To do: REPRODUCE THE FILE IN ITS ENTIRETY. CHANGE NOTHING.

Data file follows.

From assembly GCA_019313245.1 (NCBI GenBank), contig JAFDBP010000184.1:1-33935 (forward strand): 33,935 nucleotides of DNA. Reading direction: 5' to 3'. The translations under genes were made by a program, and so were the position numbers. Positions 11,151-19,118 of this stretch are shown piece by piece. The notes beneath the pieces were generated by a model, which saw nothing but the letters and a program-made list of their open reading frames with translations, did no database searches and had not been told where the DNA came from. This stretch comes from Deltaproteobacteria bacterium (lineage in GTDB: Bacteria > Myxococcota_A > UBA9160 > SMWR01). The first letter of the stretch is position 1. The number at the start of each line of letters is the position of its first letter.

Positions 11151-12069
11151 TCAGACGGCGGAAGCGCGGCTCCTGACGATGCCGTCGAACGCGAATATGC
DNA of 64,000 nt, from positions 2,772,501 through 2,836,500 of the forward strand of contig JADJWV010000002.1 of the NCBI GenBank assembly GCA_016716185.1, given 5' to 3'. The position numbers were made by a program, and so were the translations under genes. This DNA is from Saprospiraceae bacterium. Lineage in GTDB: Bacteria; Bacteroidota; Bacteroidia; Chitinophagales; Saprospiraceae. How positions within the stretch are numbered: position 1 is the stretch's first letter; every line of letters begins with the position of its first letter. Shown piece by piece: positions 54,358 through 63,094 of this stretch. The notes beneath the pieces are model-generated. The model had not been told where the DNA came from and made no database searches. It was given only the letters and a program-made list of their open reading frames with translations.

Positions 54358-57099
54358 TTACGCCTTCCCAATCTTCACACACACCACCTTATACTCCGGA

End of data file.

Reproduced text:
From assembly GCA_019313245.1 (NCBI GenBank), contig JAFDBP010000184.1:1-33935 (forward strand): 33,935 nucleotides of DNA. Reading direction: 5' to 3'. The translations under genes were made by a program, and so were the position numbers. Positions 11,151-19,118 of this stretch are shown piece by piece. The notes beneath the pieces were generated by a model, which saw nothing but the letters and a program-made list of their open reading frames with translations, did no database searches and had not been told where the DNA came from. This stretch comes from Deltaproteobacteria bacterium (lineage in GTDB: Bacteria > Myxococcota_A > UBA9160 > SMWR01). The first letter of the stretch is position 1. The number at the start of each line of letters is the position of its first letter.

Positions 11151-12069
11151 TCAGACGGCGGAAGCGCGGCTCCTGACGATGCCGTCGAACGCGAATATGC
DNA of 64,000 nt, from positions 2,772,501 through 2,836,500 of the forward strand of contig JADJWV010000002.1 of the NCBI GenBank assembly GCA_016716185.1, given 5' to 3'. The position numbers were made by a program, and so were the translations under genes. This DNA is from Saprospiraceae bacterium. Lineage in GTDB: Bacteria; Bacteroidota; Bacteroidia; Chitinophagales; Saprospiraceae. How positions within the stretch are numbered: position 1 is the stretch's first letter; every line of letters begins with the position of its first letter. Shown piece by piece: positions 54,358 through 63,094 of this stretch. The notes beneath the pieces are model-generated. The model had not been told where the DNA came from and made no database searches. It was given only the letters and a program-made list of their open reading frames with translations.

Positions 54358-57099
54358 TTACGCCTTCCCAATCTTCACACACACCACCTTATACTCCGGA